Now we’re in the ALCS. The Astros — the other choice for best team in the American League if you didn’t think the Indians were — jumped out to a 2-0 lead, quieting the Yankees’ powerful bats. While a lot of teams have come back from 0-2 holes in seven game series, the feel of this thing as late as Monday morning was that, even if the Yankees take a game at home, Houston was going to cruise into the World Series. Once again . . . nobody believed in them.

Yet, here we are on this late Wednesday morning, with the Yankees having tied things up 2-2. As I wrote this morning, you still have to like the Astros’ chances given that their aces, Dallas Keuchel and Justin Verlander, are set to go in Games 5 and 6. I’m sure a lot of people feel still like the Astros’ chances for that reason. So that leads us to this . . .

It’s one thing for no one to have, objectively, believed in the Yankees chances. It’s another thing, though, for the New York Yankees — the 27-time World Champions, the 40-time American League pennant winners, the richest team in the game, the house-at-the-casino, U.S. Steel and the Evil Empire all wrapped into one — to officially play the “nobody believed in us” card on their own account. That’s the stuff of underdogs. Of Davids facing Goliaths. Of The Little Guy, demanding respect that no one ever considered affording them. If you’re not one of those underdogs and you’re playing that card, you’re almost always doing it out of some weird self-motivational technique and no one else will ever take you seriously. And now you’re telling me the NEW YORK FRIGGIN’ YANKEES are playing that card?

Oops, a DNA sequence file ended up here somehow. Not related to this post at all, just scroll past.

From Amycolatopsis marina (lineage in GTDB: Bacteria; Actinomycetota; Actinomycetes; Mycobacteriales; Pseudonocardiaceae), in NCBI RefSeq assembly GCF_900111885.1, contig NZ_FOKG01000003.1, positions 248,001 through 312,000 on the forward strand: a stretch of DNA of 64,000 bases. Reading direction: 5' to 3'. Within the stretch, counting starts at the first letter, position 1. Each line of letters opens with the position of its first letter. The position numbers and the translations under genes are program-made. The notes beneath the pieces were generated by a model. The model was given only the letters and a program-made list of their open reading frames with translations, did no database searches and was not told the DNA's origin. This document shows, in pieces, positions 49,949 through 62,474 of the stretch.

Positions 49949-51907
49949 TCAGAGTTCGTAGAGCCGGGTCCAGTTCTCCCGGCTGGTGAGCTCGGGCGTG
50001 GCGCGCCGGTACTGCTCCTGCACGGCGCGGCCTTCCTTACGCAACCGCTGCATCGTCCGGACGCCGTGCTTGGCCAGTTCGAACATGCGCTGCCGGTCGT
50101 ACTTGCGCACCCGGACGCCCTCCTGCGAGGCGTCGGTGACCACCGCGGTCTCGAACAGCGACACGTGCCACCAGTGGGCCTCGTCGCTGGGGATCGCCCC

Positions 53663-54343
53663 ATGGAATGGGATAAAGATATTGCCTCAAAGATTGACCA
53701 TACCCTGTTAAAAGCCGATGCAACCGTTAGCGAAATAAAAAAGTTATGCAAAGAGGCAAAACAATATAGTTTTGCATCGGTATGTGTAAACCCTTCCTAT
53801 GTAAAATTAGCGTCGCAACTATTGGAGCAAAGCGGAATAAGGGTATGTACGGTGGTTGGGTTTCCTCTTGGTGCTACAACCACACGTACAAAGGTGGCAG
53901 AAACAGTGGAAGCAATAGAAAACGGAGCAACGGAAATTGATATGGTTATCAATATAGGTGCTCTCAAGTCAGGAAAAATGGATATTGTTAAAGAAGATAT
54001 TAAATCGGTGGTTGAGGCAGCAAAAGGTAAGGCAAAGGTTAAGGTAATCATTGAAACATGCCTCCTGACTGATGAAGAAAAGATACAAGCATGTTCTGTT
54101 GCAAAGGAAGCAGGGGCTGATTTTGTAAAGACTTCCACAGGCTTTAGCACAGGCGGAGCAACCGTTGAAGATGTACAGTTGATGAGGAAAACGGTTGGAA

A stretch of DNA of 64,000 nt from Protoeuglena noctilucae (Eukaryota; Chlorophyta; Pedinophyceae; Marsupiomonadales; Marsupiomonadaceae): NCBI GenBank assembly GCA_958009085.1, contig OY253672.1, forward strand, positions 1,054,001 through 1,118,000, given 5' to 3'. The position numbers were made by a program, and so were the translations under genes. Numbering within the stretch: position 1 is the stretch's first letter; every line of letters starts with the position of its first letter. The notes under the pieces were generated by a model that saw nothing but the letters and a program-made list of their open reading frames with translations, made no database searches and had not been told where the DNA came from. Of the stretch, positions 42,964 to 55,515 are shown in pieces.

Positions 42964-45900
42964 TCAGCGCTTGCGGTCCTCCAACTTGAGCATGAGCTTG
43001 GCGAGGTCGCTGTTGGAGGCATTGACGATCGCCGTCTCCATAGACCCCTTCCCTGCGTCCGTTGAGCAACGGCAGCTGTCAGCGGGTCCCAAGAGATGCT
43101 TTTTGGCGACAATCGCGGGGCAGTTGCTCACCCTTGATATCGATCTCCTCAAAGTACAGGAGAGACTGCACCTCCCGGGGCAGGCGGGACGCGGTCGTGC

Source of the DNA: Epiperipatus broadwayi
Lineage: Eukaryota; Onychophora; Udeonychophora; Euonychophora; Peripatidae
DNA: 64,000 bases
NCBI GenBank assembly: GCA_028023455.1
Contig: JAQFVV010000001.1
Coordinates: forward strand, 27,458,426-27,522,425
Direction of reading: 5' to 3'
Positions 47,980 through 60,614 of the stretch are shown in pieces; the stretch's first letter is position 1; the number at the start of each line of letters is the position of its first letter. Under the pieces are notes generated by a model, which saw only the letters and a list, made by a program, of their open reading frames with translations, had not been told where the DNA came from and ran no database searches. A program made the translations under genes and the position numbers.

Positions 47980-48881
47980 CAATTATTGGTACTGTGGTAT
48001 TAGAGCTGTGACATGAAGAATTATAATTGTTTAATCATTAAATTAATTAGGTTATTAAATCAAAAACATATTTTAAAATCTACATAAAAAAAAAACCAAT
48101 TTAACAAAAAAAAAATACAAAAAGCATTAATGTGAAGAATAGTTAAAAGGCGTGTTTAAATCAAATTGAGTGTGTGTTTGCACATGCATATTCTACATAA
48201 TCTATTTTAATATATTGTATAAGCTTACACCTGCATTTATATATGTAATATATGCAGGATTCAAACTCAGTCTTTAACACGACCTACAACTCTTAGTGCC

Thing is: they’re right. They’ve totally earned the right to play it because, really, no one believed in them. Even tied 2-2, I presume most people still don’t, actually.

I don’t know how to process this. Nothing in my 40 years of baseball fandom has prepared me for the Yankees to be the David to someone else’s Goliath and to claim righteous entitlement to the whole “nobody believed in us” thing.

Which, as I said at the beginning, is nothing new in the year 2017. I just never thought it’d happen in baseball.